Why is this page text-only?


Geoff Daily

App-Rising.com covers the development and adoption of broadband applications, the deployment of and need for broadband networks, and the demands placed on policy to adapt to the revolutionary opportunities made possible by the Internet.

App-Rising.com is written by Geoff Daily, a DC-based technology journalist, broadband activist, marketing consultant, and Internet entrepreneur.

App-Rising.com is supported in part by AT&T;, however all views and opinions expressed herein are solely my own.

« The History of the Internet | Main | Cab Driver Disses DSL As Not Being Broadband »

October 27, 2008 10:46 AM

Wasting Bandwidth: Caps Hurt App Development?

I came across this really interesting post on Slashdot.org last week from a user who's trying to find ways to not waste bandwidth.

He (or she) shares that their broadband connection has a cap of 1GB per month and that they're charged at a rate of 2.5 cents per MB thereafter.

What's been frustrating for them is that so many sites nowadays have a tendency to send more and more data regardless of whether or not you want it. He even cites things like how if you watch a YouTube video, click a link, but then try to go back to that original video it has to load again even though it was just downloaded a few minutes earlier.

While wherever this user is located has much lower bandwidth caps than anything being discussed here in the States, it does speak to an inevitable outcome of any cap: the need to ration your usage to avoid paying overage fees.

This makes me wonder what will happen moving forward in terms of app development as a result of this. Already developers have to spend a lot of time trying to squeeze as much data as possible through a tiny pipe. Now we're also going to make them worry about conserving bandwidth over time as well.

In some ways this may not be all bad as it may lead to more efficient apps as well as efforts to improve the user experience of that YouTube example above, plus often where you introduce limitations it affords an opportunity for creativity to thrive to overcome these boundaries.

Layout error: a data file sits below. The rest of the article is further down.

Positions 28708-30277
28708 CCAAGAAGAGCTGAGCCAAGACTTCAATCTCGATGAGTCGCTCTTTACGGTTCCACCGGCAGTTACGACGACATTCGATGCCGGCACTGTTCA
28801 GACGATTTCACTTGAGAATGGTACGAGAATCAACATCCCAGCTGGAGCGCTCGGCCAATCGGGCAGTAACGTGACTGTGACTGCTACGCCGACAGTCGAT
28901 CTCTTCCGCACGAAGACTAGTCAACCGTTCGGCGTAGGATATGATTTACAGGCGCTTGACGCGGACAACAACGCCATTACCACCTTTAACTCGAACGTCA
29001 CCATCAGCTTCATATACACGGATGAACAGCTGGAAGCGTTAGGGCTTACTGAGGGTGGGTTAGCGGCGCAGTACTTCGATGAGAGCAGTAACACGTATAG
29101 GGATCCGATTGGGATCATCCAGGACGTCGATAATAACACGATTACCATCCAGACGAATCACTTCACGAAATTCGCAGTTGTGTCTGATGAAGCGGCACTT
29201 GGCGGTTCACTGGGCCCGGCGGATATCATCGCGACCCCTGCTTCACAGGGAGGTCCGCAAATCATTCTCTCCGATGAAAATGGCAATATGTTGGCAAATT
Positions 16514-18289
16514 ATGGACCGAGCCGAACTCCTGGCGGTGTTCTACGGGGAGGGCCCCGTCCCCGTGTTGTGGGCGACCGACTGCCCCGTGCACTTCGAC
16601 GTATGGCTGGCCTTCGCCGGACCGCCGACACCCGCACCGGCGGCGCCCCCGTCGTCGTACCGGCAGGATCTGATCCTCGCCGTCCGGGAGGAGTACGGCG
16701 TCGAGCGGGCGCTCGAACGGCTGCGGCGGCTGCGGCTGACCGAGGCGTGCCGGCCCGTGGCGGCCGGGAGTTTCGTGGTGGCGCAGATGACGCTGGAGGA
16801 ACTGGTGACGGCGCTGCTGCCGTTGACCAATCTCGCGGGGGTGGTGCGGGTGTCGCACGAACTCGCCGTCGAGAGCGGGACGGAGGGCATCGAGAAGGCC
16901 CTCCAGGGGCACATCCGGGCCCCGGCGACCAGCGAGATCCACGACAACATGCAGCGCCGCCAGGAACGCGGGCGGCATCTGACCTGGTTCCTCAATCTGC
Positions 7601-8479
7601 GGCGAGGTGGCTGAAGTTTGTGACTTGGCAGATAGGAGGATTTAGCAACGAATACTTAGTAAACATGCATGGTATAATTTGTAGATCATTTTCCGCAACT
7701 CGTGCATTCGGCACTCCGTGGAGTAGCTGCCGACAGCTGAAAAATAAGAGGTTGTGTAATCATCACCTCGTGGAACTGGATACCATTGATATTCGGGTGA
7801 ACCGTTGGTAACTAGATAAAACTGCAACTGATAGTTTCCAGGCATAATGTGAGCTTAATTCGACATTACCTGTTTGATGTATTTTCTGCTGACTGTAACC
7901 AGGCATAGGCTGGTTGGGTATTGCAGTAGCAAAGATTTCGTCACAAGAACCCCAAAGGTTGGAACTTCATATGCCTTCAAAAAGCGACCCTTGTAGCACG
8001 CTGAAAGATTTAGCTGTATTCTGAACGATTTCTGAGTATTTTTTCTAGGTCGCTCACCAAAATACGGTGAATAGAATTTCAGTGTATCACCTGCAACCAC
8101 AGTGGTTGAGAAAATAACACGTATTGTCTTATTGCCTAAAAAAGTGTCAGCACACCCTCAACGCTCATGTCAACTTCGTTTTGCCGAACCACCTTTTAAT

But at the same time, I can't help but worry that this could also lead to more time being wasted trying to overcome the limitations of broadband infrastructure rather than staying focused on developing exciting new applications that rely on the availability of lots of bandwidth.

This may be especially true for the growing number of apps that demand not just high bandwidth but that that throughput be sustained for a long period of time, like when watching a high quality live webcast or utilizing terminal computing where you access a virtual computer over the network and your apps reside on a server rather than your desktop.

Also, from the user perspective, I hate that we're now going to be forcing users to start worrying about how much bandwidth they're using at a time when we've still got so much work to do to encourage them to want to use more in the first place. And without that demand for more bandwidth we won't be able to get the networks that'll supply big bandwidth connectivity.

Don't get me wrong, I'm all for finding more efficient ways to utilize networks. I figure the more we can do with less, then ultimately the more we'll be able to do with more once the capacity's there to do so. And I completely respect the need for network operators to find ways to maintain a viable business in the face of growing demand for bandwidth overwhelming the standard all-you-can-eat model of broadband service.

But even still, I can't help but find myself frustrated that at a time when I and others are trying to find ways to get people to use more bandwidth to prove the need for full fiber networks we're simultaneously entering an era when apps developers and users may need to worry about using less.

Del.icio.us Digg Yahoo! My Web Seed Newsvine reddit Technorati


TrackBack URL for this entry:

Post a comment

(If you haven't left a comment here before, you may need to be approved by the site owner before your comment will appear. Until then, it won't appear on the entry. Thanks for waiting.)